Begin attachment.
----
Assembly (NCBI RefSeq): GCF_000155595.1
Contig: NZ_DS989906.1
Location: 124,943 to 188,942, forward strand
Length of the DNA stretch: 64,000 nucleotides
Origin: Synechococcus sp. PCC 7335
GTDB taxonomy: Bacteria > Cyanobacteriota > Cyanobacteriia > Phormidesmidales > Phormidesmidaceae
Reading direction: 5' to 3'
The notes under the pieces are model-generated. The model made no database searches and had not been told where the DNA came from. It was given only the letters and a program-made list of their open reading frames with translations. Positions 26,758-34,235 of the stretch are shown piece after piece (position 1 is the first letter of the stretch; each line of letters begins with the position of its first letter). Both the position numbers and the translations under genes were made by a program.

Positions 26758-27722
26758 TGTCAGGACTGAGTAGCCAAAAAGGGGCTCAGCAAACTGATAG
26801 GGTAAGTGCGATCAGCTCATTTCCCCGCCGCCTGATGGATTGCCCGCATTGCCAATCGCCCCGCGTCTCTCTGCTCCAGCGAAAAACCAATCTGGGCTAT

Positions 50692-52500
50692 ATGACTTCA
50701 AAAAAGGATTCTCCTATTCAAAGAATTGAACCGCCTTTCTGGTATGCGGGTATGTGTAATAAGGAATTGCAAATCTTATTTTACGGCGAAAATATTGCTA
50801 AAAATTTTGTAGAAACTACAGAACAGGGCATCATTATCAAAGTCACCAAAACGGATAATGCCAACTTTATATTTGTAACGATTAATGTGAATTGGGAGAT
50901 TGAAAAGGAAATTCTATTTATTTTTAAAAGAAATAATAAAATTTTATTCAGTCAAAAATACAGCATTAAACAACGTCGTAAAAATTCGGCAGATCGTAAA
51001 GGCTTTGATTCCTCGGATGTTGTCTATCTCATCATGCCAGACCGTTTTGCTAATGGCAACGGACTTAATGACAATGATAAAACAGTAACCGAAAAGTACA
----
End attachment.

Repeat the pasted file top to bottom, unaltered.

Assembly (NCBI RefSeq): GCF_000155595.1
Contig: NZ_DS989906.1
Location: 124,943 to 188,942, forward strand
Length of the DNA stretch: 64,000 nucleotides
Origin: Synechococcus sp. PCC 7335
GTDB taxonomy: Bacteria > Cyanobacteriota > Cyanobacteriia > Phormidesmidales > Phormidesmidaceae
Reading direction: 5' to 3'
The notes under the pieces are model-generated. The model made no database searches and had not been told where the DNA came from. It was given only the letters and a program-made list of their open reading frames with translations. Positions 26,758-34,235 of the stretch are shown piece after piece (position 1 is the first letter of the stretch; each line of letters begins with the position of its first letter). Both the position numbers and the translations under genes were made by a program.

Positions 26758-27722
26758 TGTCAGGACTGAGTAGCCAAAAAGGGGCTCAGCAAACTGATAG
26801 GGTAAGTGCGATCAGCTCATTTCCCCGCCGCCTGATGGATTGCCCGCATTGCCAATCGCCCCGCGTCTCTCTGCTCCAGCGAAAAACCAATCTGGGCTAT

Positions 50692-52500
50692 ATGACTTCA
50701 AAAAAGGATTCTCCTATTCAAAGAATTGAACCGCCTTTCTGGTATGCGGGTATGTGTAATAAGGAATTGCAAATCTTATTTTACGGCGAAAATATTGCTA
50801 AAAATTTTGTAGAAACTACAGAACAGGGCATCATTATCAAAGTCACCAAAACGGATAATGCCAACTTTATATTTGTAACGATTAATGTGAATTGGGAGAT
50901 TGAAAAGGAAATTCTATTTATTTTTAAAAGAAATAATAAAATTTTATTCAGTCAAAAATACAGCATTAAACAACGTCGTAAAAATTCGGCAGATCGTAAA
51001 GGCTTTGATTCCTCGGATGTTGTCTATCTCATCATGCCAGACCGTTTTGCTAATGGCAACGGACTTAATGACAATGATAAAACAGTAACCGAAAAGTACA